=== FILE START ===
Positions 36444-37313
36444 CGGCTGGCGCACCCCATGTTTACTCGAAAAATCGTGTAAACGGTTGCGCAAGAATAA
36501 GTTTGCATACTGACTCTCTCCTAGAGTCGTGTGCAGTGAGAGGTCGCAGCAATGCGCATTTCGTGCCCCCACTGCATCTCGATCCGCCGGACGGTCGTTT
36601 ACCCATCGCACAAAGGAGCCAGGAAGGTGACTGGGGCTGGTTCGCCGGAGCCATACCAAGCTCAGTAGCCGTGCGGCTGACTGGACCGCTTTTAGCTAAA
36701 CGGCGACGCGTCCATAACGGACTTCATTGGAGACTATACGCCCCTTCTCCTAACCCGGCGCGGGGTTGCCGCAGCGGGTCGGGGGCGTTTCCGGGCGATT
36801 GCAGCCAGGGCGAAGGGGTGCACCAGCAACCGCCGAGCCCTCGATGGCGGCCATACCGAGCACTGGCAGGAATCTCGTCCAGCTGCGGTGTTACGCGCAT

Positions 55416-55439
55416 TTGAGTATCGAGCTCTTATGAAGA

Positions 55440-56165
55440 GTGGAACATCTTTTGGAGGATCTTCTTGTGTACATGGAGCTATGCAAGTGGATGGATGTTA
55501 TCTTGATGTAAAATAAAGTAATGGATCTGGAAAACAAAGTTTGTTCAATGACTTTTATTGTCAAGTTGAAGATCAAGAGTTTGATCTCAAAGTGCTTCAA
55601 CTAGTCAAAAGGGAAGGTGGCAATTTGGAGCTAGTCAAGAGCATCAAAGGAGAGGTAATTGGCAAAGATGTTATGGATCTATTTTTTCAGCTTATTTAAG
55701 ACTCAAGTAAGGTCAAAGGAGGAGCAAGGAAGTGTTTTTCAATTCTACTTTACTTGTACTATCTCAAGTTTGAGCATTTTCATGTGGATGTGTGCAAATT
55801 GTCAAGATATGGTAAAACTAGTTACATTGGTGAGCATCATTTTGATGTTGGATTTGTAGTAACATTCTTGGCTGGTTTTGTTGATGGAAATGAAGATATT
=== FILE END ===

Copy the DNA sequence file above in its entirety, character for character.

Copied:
Positions 36444-37313
36444 CGGCTGGCGCACCCCATGTTTACTCGAAAAATCGTGTAAACGGTTGCGCAAGAATAA
36501 GTTTGCATACTGACTCTCTCCTAGAGTCGTGTGCAGTGAGAGGTCGCAGCAATGCGCATTTCGTGCCCCCACTGCATCTCGATCCGCCGGACGGTCGTTT
36601 ACCCATCGCACAAAGGAGCCAGGAAGGTGACTGGGGCTGGTTCGCCGGAGCCATACCAAGCTCAGTAGCCGTGCGGCTGACTGGACCGCTTTTAGCTAAA
36701 CGGCGACGCGTCCATAACGGACTTCATTGGAGACTATACGCCCCTTCTCCTAACCCGGCGCGGGGTTGCCGCAGCGGGTCGGGGGCGTTTCCGGGCGATT
36801 GCAGCCAGGGCGAAGGGGTGCACCAGCAACCGCCGAGCCCTCGATGGCGGCCATACCGAGCACTGGCAGGAATCTCGTCCAGCTGCGGTGTTACGCGCAT

Positions 55416-55439
55416 TTGAGTATCGAGCTCTTATGAAGA

Positions 55440-56165
55440 GTGGAACATCTTTTGGAGGATCTTCTTGTGTACATGGAGCTATGCAAGTGGATGGATGTTA
55501 TCTTGATGTAAAATAAAGTAATGGATCTGGAAAACAAAGTTTGTTCAATGACTTTTATTGTCAAGTTGAAGATCAAGAGTTTGATCTCAAAGTGCTTCAA
55601 CTAGTCAAAAGGGAAGGTGGCAATTTGGAGCTAGTCAAGAGCATCAAAGGAGAGGTAATTGGCAAAGATGTTATGGATCTATTTTTTCAGCTTATTTAAG
55701 ACTCAAGTAAGGTCAAAGGAGGAGCAAGGAAGTGTTTTTCAATTCTACTTTACTTGTACTATCTCAAGTTTGAGCATTTTCATGTGGATGTGTGCAAATT
55801 GTCAAGATATGGTAAAACTAGTTACATTGGTGAGCATCATTTTGATGTTGGATTTGTAGTAACATTCTTGGCTGGTTTTGTTGATGGAAATGAAGATATT